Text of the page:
The other 2020 Basketball Hall of Fame inductees include Eddie Sutton, Tamika Catchings, Kim Mulkey, Barbara Stevens, and Patrick Baumann. All of the Hall of Famers have inspirational life stories, but in this space I focus primarily on the NBA; the fourth 2020 inductee with significant NBA connections is Rudy Tomjanovich. He coached Bryant briefly in the 2004-05 season before health issues compelled him to resign at the Lakers' coach, but Tomjanovich is being inducted as a coach primarily because he led the Houston Rockets to back to back titles in 1994-95. His Rockets had a never say die attitude, epitomized by his famous quote, "Don't ever underestimate the heart of a champion!" That championship success would be meaningful to anyone, but the special meaning for Tomjanovich is that he will no longer be most remembered as the victim of Kermit Washington's savage punch that nearly killed him. Tomjanovich was an All-Star for the Rockets before suffering serious injuries from that punch, and he recovered enough to make the All-Star team again, but he was never the same as a player. It is testament to his heart of a champion that he not only returned to the court successfully but that he became such a great and beloved coach. Tomjanovich thanked the many coaches and commentators who spoke up about his worthiness as a Hall of Famer, and he used the platform provided by his speech to make a passionate appeal that Robert Horry--who won two championships while playing for Tomjanovich en route to capturing seven NBA titles overall--deserves to be inducted.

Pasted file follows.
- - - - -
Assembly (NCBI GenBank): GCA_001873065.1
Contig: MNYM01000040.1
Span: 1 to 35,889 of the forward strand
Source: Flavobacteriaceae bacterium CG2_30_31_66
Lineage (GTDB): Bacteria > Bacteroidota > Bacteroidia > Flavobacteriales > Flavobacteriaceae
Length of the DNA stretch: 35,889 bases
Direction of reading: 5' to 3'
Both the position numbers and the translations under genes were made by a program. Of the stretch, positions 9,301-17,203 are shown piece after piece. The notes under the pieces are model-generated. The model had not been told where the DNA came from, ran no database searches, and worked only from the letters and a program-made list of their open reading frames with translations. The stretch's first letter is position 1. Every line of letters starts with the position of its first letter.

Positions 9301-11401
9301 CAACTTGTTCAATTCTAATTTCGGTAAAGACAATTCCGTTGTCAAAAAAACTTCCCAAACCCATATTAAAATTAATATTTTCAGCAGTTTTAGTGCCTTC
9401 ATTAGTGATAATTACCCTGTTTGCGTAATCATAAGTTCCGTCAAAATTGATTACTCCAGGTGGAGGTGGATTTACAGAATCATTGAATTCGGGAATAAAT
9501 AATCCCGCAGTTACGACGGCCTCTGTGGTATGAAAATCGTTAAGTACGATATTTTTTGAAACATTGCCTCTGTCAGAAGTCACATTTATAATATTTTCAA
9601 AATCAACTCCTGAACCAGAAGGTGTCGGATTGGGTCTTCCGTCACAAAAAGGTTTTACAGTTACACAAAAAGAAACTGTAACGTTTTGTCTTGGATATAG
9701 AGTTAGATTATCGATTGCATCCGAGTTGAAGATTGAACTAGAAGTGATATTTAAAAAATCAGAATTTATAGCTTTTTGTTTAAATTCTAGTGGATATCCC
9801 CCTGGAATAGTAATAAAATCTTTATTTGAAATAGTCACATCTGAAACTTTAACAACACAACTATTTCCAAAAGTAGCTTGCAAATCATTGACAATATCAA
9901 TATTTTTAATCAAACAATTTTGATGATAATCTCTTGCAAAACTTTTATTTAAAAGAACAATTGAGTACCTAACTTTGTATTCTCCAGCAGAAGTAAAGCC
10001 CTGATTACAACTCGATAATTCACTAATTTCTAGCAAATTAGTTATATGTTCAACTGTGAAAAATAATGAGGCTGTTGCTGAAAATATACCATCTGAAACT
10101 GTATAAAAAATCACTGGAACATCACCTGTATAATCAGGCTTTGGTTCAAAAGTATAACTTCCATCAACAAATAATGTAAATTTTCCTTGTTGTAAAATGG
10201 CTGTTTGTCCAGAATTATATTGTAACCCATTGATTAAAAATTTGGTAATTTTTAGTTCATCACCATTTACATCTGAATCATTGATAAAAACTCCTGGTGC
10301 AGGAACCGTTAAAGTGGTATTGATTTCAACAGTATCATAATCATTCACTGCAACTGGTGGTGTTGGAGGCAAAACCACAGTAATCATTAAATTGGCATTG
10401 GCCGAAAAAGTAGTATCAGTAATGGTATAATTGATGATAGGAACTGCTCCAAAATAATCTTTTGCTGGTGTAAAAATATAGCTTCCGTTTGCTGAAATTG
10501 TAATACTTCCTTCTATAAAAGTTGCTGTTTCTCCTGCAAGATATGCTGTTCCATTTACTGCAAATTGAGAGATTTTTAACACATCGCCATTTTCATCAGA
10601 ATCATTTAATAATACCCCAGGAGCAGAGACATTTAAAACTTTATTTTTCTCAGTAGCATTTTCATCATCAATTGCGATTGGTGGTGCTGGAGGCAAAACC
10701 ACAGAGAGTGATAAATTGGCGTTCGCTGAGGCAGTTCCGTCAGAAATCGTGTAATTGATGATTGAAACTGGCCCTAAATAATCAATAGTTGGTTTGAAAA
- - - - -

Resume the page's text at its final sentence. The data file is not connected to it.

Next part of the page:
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posted by David Friedman @ 12:44 AM



At Sunday, May 16, 2021 12:39:00 PM, Blogger DDC said...

I haven't read your blog Ina long time as I haven't been as into the NBA as I once was.

It's just as great as I remember. Cheers to you sir.

At Monday, May 17, 2021 2:08:00 PM, Blogger David Friedman said...


Thank you and welcome back!

At Monday, May 17, 2021 4:27:00 PM, Blogger Unknown said...


I wasnt a kobe fan for a long but i def liked him at the end and have the utmost respect for his career

He def top 3 to me all time

Lebron my fav player but for lebron first seven years the best player in the nba was kobe bean bryant

He had no weakness as a player

He could dribble shoot pass and play d

He also had a will to win that few have ever matched

I think he underrated by espn and basketball historians

He not in they top 5 all time he should be tho.

Kobe seem like a nice person

I wish he lived longer

41 to young to go